It’s when they are at their most bombastic that I find King Creature at their best and there are a few balls out rockers to contend with here. Opener Desolation (which didn’t pull up any trees live) and Falling Down Again and the melodic yet crunchingly powerful No Getting Out Alive are amongst the better songs. The heartfelt The Storm will appeal to the classic rock fan, with it’s melodic, Stone Sour feel. There is more than a touch of Corey Taylor in the delivery of Dave Kellaway. It’s evident that King Creature have improved. Musically, they are tighter and more confident that they were on Vol I. There is, however, a distinct absence of real hooks which grab your attention and pull you in. The songs are decent enough, but do they really live long in the memory? Not hugely and that’s the biggest problem for me with Set The World On Fire. Their progress is still upwards even if a little stunted for now. It’s not a blaze but a smouldering heap. 6/10

Accuser: Accuser (Metal Blade Records)

I enjoyed Accuser’s 11th album, The Mastery when I reviewed it in 2018. The Germans are one of the supporting cast who stand behind the big four German Thrash outfits. Formed in the 1980s, the band have continued to deliver consistent thrash metal and this self-titled release is no different. Vocalist/guitarist Frank Thoms continues to deliver hard cutting aggression, his vocal delivery still echoing Max Cavalera in gruffness. Accuser are bolstered on this album by the return of lead guitarist René Schütz, appearing on his first album since 2011 whilst bassist Frank Kimpel and drummer Olli Fechner remain the powerhouse engine room of the outfit. They have a distinctive sound but vary their style throughout the album. There is little rest in the tempo, it’s a thrash album after all, but tracks such as Psychocision and Temple Of All contain contrasting delivery in both pattern and pace, with more melody in the choruses in comparison to the bludgeoning opening salvo of Misled Obedience and Phantom Graves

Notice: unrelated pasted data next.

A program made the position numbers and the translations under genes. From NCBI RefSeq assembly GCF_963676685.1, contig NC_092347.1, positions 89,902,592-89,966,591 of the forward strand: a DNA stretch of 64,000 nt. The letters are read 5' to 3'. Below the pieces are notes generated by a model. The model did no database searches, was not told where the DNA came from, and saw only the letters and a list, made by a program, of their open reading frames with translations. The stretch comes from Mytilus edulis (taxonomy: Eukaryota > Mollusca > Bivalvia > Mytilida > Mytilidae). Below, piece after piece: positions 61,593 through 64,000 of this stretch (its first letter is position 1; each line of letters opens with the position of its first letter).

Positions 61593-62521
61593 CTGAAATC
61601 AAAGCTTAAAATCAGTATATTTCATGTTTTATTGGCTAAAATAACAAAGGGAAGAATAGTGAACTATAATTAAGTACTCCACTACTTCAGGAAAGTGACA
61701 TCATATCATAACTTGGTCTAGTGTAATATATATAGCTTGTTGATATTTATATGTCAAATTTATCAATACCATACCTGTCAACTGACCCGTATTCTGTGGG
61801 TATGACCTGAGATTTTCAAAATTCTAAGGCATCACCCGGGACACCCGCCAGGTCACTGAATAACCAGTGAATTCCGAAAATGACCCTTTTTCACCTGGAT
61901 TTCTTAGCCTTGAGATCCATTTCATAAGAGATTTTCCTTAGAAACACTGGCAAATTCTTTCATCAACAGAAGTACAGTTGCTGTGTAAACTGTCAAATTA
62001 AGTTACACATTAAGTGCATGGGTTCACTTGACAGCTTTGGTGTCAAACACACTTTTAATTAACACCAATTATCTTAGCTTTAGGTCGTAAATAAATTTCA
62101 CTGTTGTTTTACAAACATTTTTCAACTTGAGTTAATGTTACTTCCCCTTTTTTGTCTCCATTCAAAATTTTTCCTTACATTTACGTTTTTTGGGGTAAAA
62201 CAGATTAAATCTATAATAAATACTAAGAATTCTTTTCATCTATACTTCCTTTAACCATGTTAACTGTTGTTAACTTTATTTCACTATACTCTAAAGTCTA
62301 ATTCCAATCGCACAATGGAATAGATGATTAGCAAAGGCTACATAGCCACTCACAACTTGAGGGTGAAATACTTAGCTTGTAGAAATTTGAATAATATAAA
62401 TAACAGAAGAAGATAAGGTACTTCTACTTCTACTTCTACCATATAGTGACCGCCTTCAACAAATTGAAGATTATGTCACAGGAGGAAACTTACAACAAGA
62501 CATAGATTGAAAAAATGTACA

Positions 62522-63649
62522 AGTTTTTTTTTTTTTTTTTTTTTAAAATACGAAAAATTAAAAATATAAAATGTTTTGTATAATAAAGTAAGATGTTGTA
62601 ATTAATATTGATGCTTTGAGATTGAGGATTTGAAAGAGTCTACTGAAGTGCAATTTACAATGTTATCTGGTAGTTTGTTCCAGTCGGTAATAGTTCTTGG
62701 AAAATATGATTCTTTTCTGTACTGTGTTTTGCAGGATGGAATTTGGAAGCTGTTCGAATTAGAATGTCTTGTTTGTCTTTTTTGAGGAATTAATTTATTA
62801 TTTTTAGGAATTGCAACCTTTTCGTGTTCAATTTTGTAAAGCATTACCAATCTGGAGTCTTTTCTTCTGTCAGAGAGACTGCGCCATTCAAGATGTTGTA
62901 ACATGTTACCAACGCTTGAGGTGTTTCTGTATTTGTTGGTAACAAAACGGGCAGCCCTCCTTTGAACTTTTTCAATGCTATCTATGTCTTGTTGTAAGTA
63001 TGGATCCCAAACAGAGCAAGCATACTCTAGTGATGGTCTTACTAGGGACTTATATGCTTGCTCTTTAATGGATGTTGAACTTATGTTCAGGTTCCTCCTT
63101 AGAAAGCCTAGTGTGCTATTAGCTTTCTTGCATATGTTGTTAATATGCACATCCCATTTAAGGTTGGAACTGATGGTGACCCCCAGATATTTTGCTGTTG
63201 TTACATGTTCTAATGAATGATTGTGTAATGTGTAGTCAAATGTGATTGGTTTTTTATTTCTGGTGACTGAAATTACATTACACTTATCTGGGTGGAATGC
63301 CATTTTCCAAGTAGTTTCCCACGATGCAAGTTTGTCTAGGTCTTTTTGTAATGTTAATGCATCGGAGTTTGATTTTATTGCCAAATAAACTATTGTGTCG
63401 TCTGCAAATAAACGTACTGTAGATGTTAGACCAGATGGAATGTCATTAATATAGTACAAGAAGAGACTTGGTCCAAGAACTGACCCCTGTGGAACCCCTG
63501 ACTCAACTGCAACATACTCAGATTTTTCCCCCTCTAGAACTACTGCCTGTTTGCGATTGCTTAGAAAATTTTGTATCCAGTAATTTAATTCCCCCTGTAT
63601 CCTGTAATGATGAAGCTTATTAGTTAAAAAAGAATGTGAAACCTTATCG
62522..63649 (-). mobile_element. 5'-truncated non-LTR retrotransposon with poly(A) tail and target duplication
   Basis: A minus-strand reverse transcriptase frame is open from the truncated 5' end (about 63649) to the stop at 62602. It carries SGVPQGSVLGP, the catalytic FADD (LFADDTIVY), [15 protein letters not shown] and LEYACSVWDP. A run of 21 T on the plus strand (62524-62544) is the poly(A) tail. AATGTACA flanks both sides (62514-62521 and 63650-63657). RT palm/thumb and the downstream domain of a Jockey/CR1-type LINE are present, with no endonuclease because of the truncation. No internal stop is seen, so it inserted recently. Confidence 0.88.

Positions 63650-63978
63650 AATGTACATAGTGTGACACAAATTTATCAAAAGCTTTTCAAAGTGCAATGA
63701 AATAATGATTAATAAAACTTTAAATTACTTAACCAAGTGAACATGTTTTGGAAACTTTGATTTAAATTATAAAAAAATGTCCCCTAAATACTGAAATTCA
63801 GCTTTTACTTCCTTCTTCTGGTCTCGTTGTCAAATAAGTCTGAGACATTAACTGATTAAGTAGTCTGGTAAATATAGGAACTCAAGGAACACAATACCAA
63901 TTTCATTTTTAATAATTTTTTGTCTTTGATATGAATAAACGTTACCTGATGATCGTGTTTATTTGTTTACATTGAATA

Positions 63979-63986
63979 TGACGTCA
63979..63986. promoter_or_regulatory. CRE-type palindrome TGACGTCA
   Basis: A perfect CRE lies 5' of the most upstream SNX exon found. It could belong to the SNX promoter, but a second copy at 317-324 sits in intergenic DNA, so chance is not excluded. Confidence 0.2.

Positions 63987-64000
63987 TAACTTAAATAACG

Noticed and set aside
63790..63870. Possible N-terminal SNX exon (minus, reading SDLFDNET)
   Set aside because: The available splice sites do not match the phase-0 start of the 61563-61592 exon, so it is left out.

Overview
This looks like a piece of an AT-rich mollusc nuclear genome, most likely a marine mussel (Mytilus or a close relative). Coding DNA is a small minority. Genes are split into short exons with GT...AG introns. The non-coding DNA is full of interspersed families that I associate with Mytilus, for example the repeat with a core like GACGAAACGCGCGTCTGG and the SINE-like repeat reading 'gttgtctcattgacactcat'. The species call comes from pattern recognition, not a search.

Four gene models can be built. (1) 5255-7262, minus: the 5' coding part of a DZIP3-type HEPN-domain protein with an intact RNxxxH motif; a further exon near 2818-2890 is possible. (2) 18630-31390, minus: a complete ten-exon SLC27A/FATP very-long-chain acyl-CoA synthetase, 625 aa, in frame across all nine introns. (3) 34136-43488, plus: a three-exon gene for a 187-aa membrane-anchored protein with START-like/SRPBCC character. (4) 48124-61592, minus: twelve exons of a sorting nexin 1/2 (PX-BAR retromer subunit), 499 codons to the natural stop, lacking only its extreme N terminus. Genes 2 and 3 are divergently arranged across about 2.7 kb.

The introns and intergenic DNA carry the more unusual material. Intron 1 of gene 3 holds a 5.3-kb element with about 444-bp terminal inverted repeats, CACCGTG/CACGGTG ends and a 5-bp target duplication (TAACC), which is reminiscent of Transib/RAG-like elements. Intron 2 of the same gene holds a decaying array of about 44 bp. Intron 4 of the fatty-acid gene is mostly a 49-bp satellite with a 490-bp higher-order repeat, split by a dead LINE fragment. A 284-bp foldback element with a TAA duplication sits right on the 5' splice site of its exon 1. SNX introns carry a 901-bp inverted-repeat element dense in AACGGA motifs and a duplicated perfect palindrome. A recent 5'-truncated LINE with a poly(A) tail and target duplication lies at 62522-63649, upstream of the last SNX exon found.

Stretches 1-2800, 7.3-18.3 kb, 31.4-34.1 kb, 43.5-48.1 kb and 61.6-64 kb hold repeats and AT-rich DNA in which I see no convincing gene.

Lux In Tenebis switches pace and feel multiple times without losing any of the power. The melodic lead breaks shine through the ferocious wall of heavy riffs, Schütz’s slicing work one of the standout features of this album. Thoms has always followed hardcore punk in his themes, challenging political systems and calling out injustices. This is no different on Accuser, with several tracks focusing on similar topics and the inevitability that man will ultimately be reliant on himself. Temple Of All considers the contradictions of religion, and Seven Lives sees the question of regulated coexistence. Be None The Wiser, with it’s slower, softer change of tempo highlights the limitations of Thoms vocals, which are much better suited to snarling, roaring thrash. Thoms admitted that he had no voice for three weeks after the recording of the album and it’s easy to see why. 

Ultimately, Accuser’s strengths lie in the fast, heads down battery that has long been their trademark. Songs like Rethink and the piledriving Contamination are what Accuser do best. Recorded before lockdown, Accuser is a solid album with enough moods and styles to keep the listener engaged. Long-time collaborator Martin Buchwalter, who has worked on five Accuser albums, was once again the producer’s chair with mastering by Dan Swanö. If you like your Germanic thrash, then this album is certainly one to get involved with. 8/10